POLICE: The title of your presentation at TREXPO East is “The Bulletproof Mind.” Can you give us some insight into what you mean by a “bulletproof mind?”

The idea is to do for the mind what body armor does for the body.

Step one of bulletproofing the mind is to identify the magnitude of the threat. Post-traumatic stress disorder impacts not just you but also your spouse and your kids. If you lose a limb, it’s not contagious. But if you come home with a load of mental baggage who has to live with it? Your loved ones. It is the gift that keeps on giving.

Step two is what I call “no pity party.” You understand the magnitude of the threat, now put it into perspective. We had half a million psychiatric casualties in World War II, but millions and millions of kids came home and were just fine. You will be too. If you create an expectation that you will be destroyed by combat, then it will become a self-fulfilling prophecy. Nietzsche said, “That which does not kill me only makes me stronger.” The vast, vast majority of people come out of combat a bit better for their experience.

So no pity party. But on the other hand, no macho men. You’re crazy to turn down state-of-the-art resources. If something is wrong, then deal with it.

The final step of the bulletproof mind is to understand the danger of denial. You can take this soft, fluffy blanket of denial and pull it up over your head, but denial will kill you twice. It kills you once because at the moment of truth you are physically unprepared, and you die like any other sheep. Then, denial kills you again because even if you physically survive, you’re psychologically destroyed.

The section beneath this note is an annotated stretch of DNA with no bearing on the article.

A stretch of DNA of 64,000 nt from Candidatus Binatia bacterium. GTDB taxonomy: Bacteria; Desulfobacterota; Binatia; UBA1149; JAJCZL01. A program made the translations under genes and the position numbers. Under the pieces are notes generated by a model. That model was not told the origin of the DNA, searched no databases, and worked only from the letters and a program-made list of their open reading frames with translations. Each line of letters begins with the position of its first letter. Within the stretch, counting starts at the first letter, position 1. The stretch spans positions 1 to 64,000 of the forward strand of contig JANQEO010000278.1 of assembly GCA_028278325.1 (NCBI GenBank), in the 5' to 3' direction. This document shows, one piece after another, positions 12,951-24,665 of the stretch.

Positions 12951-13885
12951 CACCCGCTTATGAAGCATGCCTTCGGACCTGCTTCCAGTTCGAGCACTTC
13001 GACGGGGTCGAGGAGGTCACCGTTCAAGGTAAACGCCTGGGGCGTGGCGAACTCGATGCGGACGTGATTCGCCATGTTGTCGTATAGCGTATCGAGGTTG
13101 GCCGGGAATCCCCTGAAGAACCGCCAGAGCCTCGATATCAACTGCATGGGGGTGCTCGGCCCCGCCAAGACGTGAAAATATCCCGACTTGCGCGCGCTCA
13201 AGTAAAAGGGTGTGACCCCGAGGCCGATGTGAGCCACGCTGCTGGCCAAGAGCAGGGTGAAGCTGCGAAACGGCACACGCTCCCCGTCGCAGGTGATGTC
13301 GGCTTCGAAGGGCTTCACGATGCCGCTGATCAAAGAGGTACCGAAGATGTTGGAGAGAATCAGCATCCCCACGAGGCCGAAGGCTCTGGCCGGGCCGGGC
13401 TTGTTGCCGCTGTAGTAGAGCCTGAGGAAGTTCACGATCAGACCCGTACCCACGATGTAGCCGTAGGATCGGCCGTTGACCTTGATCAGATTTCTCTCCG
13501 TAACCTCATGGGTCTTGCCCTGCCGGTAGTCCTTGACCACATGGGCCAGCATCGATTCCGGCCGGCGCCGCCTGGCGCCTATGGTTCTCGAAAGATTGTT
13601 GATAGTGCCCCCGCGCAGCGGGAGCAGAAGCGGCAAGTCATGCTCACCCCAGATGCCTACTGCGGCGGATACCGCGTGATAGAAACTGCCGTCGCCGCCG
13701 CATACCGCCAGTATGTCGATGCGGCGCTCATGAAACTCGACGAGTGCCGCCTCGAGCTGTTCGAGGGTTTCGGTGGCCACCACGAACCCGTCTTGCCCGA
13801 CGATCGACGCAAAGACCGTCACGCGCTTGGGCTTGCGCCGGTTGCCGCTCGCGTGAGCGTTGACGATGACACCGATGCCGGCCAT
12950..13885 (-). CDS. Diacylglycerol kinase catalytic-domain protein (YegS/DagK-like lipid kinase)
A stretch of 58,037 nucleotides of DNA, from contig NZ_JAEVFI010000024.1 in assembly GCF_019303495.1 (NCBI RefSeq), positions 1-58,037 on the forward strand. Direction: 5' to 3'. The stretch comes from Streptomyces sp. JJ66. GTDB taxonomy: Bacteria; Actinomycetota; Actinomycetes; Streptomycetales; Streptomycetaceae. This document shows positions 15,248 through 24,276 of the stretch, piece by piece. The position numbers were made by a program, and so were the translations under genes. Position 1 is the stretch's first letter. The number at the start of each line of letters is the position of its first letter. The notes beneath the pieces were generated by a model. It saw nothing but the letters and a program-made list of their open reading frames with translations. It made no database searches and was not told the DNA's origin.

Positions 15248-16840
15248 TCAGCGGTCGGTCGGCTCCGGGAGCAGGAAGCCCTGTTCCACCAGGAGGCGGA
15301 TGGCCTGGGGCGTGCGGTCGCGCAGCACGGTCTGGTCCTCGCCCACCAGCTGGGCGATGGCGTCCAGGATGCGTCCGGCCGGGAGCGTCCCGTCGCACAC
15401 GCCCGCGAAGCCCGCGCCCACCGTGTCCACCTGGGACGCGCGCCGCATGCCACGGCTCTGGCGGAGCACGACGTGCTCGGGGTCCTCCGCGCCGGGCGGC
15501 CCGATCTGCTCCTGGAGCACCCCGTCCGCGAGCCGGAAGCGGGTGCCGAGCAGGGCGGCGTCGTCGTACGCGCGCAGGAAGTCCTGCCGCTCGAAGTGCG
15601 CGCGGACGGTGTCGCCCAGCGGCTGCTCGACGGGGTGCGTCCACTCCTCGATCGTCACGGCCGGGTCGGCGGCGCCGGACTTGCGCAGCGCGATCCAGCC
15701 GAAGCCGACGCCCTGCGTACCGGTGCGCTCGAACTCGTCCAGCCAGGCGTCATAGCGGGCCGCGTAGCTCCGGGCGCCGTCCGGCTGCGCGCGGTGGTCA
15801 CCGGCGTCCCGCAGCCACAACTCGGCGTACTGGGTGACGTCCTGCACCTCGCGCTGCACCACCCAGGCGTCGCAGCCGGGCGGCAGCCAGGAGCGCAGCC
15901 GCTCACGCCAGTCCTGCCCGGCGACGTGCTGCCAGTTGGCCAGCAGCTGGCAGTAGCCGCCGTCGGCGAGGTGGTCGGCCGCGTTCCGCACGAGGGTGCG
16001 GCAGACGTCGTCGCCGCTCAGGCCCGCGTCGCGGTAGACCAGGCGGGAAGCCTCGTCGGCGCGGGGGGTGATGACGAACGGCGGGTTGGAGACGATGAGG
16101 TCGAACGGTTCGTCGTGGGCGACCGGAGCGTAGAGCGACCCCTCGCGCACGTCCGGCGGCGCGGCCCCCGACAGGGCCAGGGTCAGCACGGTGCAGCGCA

We need to hunt down every aspect of denial in our lives and prepare ourselves to the utmost of our ability for the reality of the world we live in. And that means things like carrying off duty; it means training. It means understanding that you may be in combat, that you may have fear responses. Here’s what they look like and here’s how they manifest themselves in your body, and here’s what you can do about it.

POLICE: What is the biggest misconception that cops tend to have about armed combat?

It falls into two media-induced, self-fulfilling prophecies.

One is the constant pity party. The media will focus on the negative. They will talk about the people who are destroyed in combat and create an expectation that you will be destroyed by combat.

The other media fantasy is the macho man. I love John Wayne. I’m an enormous fan of the Duke. But the truth is that John Wayne was an actor. He could take on the entire Japanese army by himself and rock on. But real warriors are human.

Basing what you know about combat on Hollywood is like basing what you know about elephants on Walt Disney’s “Dumbo.” Imagine walking away from the movie theater convinced that elephants can fly, well that’s pretty goofy, right? But the truth is that we have equally goofy things in our heads when it comes to combat.

Hollywood myth has given us the pity party, the belief that every combat veteran is destroyed and scarred for life. They’ve also given us the myth of the macho man. There’s danger to the left and danger to the right. If something is wrong and you try to suck it up and drive on, it can end up destroying you, your family, and your loved ones. On the other hand, having the expectation that you will be destroyed by combat can become a self-fulfilling prophecy. Some people are hurt, but the vast majority are not.